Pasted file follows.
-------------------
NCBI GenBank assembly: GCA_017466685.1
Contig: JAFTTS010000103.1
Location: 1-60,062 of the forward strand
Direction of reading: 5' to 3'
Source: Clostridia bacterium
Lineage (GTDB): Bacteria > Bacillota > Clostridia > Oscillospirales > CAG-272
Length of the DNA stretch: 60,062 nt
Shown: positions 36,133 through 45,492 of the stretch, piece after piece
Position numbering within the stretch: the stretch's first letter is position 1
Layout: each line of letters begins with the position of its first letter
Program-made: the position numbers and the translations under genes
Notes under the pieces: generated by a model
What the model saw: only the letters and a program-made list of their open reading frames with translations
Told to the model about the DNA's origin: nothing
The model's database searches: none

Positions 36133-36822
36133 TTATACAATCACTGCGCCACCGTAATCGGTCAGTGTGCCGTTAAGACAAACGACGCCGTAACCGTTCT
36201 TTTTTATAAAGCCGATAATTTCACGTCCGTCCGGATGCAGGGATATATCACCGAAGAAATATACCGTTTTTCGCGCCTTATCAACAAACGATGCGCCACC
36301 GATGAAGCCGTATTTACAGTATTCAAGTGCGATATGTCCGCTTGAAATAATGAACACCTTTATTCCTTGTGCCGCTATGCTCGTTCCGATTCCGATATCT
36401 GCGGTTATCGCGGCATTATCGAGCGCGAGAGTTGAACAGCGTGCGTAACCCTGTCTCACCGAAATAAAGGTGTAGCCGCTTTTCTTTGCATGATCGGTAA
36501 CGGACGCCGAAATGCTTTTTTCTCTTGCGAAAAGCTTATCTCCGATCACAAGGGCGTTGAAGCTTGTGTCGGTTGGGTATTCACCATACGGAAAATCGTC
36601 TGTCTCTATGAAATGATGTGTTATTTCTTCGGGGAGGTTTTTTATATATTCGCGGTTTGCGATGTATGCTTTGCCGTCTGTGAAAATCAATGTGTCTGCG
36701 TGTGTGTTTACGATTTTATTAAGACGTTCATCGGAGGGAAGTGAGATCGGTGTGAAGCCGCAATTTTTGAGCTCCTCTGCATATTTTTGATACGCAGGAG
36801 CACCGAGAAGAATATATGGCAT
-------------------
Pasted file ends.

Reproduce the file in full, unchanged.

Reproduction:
NCBI GenBank assembly: GCA_017466685.1
Contig: JAFTTS010000103.1
Location: 1-60,062 of the forward strand
Direction of reading: 5' to 3'
Source: Clostridia bacterium
Lineage (GTDB): Bacteria > Bacillota > Clostridia > Oscillospirales > CAG-272
Length of the DNA stretch: 60,062 nt
Shown: positions 36,133 through 45,492 of the stretch, piece after piece
Position numbering within the stretch: the stretch's first letter is position 1
Layout: each line of letters begins with the position of its first letter
Program-made: the position numbers and the translations under genes
Notes under the pieces: generated by a model
What the model saw: only the letters and a program-made list of their open reading frames with translations
Told to the model about the DNA's origin: nothing
The model's database searches: none

Positions 36133-36822
36133 TTATACAATCACTGCGCCACCGTAATCGGTCAGTGTGCCGTTAAGACAAACGACGCCGTAACCGTTCT
36201 TTTTTATAAAGCCGATAATTTCACGTCCGTCCGGATGCAGGGATATATCACCGAAGAAATATACCGTTTTTCGCGCCTTATCAACAAACGATGCGCCACC
36301 GATGAAGCCGTATTTACAGTATTCAAGTGCGATATGTCCGCTTGAAATAATGAACACCTTTATTCCTTGTGCCGCTATGCTCGTTCCGATTCCGATATCT
36401 GCGGTTATCGCGGCATTATCGAGCGCGAGAGTTGAACAGCGTGCGTAACCCTGTCTCACCGAAATAAAGGTGTAGCCGCTTTTCTTTGCATGATCGGTAA
36501 CGGACGCCGAAATGCTTTTTTCTCTTGCGAAAAGCTTATCTCCGATCACAAGGGCGTTGAAGCTTGTGTCGGTTGGGTATTCACCATACGGAAAATCGTC
36601 TGTCTCTATGAAATGATGTGTTATTTCTTCGGGGAGGTTTTTTATATATTCGCGGTTTGCGATGTATGCTTTGCCGTCTGTGAAAATCAATGTGTCTGCG
36701 TGTGTGTTTACGATTTTATTAAGACGTTCATCGGAGGGAAGTGAGATCGGTGTGAAGCCGCAATTTTTGAGCTCCTCTGCATATTTTTGATACGCAGGAG
36801 CACCGAGAAGAATATATGGCAT